Page:Popular Science Monthly Volume 13.djvu/454

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The food of the orang-outang is strictly a vegetable one. It has the habit of not rising very early in the morning, waiting until the sun has dried the dews, and Nature has dressed herself for its appearance. Although the orang does not court danger, it does not seem afraid to fight if necessity obliges. Wallace narrates the combat between a Dyak and an orang, in which the native was terribly bitten and might have been killed had not assistance arrived. The orang was then killed by numbers, and Wallace rescued the skin and head to be added to his large collections, and taken later to England. Mr. Wallace also succeeded in finding a baby orang-outang, and gives his experience with it as follows:

"When handled or moved it was very quiet and contented, but when laid down by itself it would invariably cry; and for the first few nights was very restless and noisy. I fitted up a little box for a cradle, with a soft mat for it to lie upon, which was changed and washed every day; and I soon found it was necessary to wash the little orang as well. After I had done so a few times it came to like the operation, and as soon as it was dirty would begin crying, and not leave off till I took it out and carried it to the spout, when it immediately became quiet, although it would wince a little at the first rush of the cold water, and make ridiculously wry faces while the stream was running over its head. It enjoyed the wiping and rubbing dry amazingly; and when I brushed its hair seemed to be perfectly happy, lying quite still with its arms and legs stretched out, while I thoroughly brushed the long hair of its arms and legs. For the first few days it clung desperately with all four hands to whatever it could lay hold of, and I had to be careful to keep my beard out of its way, as its fingers clutched hold of hair more tenaciously than anything else, and it was impossible to free myself without assistance. . . . Finding it so fond of hair, I endeavored to make an artificial mother by wrapping up a piece of buffalo-skin into a bundle and suspending it about a foot from the floor. At first this seemed to suit it admirably, as it could sprawl its legs about and always find some hair. I was now in hopes that I had made the little orphan quite happy; and so it seemed for some time, till it began to remember its lost parent and try to suck. It would pull itself up close to the skin and try about everywhere for a likely place; but, as it only succeeded in getting mouthfuls of hair and wool, it would be greatly disgusted and scream violently, and after two or three attempts let go altogether."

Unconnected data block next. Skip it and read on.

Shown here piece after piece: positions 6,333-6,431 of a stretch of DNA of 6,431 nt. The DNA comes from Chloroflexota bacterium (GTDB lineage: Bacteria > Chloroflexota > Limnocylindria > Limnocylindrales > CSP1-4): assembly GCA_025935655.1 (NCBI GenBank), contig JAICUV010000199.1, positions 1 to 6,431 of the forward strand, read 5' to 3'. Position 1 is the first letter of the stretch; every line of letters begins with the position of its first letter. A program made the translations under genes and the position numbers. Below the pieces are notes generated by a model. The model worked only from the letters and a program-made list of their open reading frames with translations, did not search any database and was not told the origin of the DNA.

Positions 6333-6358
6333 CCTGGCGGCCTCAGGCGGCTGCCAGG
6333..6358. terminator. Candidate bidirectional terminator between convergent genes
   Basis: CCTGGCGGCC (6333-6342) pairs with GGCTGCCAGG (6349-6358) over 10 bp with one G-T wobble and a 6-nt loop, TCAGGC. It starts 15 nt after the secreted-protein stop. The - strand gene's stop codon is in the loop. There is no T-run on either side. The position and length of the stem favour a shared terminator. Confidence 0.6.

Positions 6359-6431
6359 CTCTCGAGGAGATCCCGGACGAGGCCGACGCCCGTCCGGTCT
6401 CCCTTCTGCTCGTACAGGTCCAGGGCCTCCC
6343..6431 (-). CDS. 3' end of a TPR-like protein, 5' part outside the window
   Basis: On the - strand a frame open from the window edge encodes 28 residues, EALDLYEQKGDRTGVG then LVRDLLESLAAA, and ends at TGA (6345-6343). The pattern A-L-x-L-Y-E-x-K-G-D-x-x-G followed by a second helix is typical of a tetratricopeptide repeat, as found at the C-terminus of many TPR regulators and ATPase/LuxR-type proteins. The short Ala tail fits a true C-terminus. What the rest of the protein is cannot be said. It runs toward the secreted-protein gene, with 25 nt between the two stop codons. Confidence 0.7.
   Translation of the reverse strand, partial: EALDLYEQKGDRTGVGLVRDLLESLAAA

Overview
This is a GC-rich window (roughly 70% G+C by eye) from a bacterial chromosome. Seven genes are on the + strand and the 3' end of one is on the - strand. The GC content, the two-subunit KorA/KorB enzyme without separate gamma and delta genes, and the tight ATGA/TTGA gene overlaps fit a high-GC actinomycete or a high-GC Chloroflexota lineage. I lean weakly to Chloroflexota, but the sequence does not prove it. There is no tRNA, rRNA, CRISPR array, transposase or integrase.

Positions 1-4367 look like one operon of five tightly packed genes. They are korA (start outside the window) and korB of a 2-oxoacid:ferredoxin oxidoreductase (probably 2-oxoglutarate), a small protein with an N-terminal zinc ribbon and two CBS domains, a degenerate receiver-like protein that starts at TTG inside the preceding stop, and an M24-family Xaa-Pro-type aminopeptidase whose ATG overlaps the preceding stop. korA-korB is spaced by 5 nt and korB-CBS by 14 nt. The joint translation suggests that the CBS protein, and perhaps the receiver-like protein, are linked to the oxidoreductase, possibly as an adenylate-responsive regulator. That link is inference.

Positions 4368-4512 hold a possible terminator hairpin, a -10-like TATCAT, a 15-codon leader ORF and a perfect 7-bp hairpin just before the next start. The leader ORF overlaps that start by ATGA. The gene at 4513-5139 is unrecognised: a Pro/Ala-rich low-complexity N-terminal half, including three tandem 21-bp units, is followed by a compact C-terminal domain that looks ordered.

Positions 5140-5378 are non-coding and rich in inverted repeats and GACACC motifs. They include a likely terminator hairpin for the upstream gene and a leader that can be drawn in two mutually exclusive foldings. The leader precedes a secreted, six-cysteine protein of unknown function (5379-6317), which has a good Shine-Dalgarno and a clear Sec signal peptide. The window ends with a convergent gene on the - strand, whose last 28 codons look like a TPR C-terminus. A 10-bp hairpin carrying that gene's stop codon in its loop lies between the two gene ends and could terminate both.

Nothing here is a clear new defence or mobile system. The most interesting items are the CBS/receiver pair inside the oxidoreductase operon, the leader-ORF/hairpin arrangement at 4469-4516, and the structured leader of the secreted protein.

This account is interesting, because it shows that in its actions the young orang-outang recalls what we are familiar with in infants; and again it illustrates the activity of the limbs at an early age and before they can be used intelligently. There can be no doubt that in this way we come to use our limbs at first, by a sort of blind groping in the uncertain light of infancy. We feel a sympathy for Mr. Wallace that his baby orang-outang never would do anything to reflect credit on its bringing-up, and finally died in an obstinate and childish manner. It was thought that it never entirely got over its separation from its family, but this may have been a fancy.

Another long-armed ape is the gibbon (Hylobates far), which is smaller than the orang-outang and exceedingly intelligent. This spe-